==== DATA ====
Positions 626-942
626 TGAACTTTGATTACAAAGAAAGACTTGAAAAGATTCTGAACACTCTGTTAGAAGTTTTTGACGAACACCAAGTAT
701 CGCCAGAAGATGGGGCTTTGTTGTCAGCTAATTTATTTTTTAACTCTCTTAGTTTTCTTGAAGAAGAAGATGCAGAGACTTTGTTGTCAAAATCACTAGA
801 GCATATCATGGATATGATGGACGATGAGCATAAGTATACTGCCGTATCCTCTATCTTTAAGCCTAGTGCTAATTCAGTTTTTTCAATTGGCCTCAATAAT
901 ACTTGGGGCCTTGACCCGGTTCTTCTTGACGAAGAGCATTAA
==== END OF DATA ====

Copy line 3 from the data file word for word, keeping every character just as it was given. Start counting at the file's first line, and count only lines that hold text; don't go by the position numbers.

701 CGCCAGAAGATGGGGCTTTGTTGTCAGCTAATTTATTTTTTAACTCTCTTAGTTTTCTTGAAGAAGAAGATGCAGAGACTTTGTTGTCAAAATCACTAGA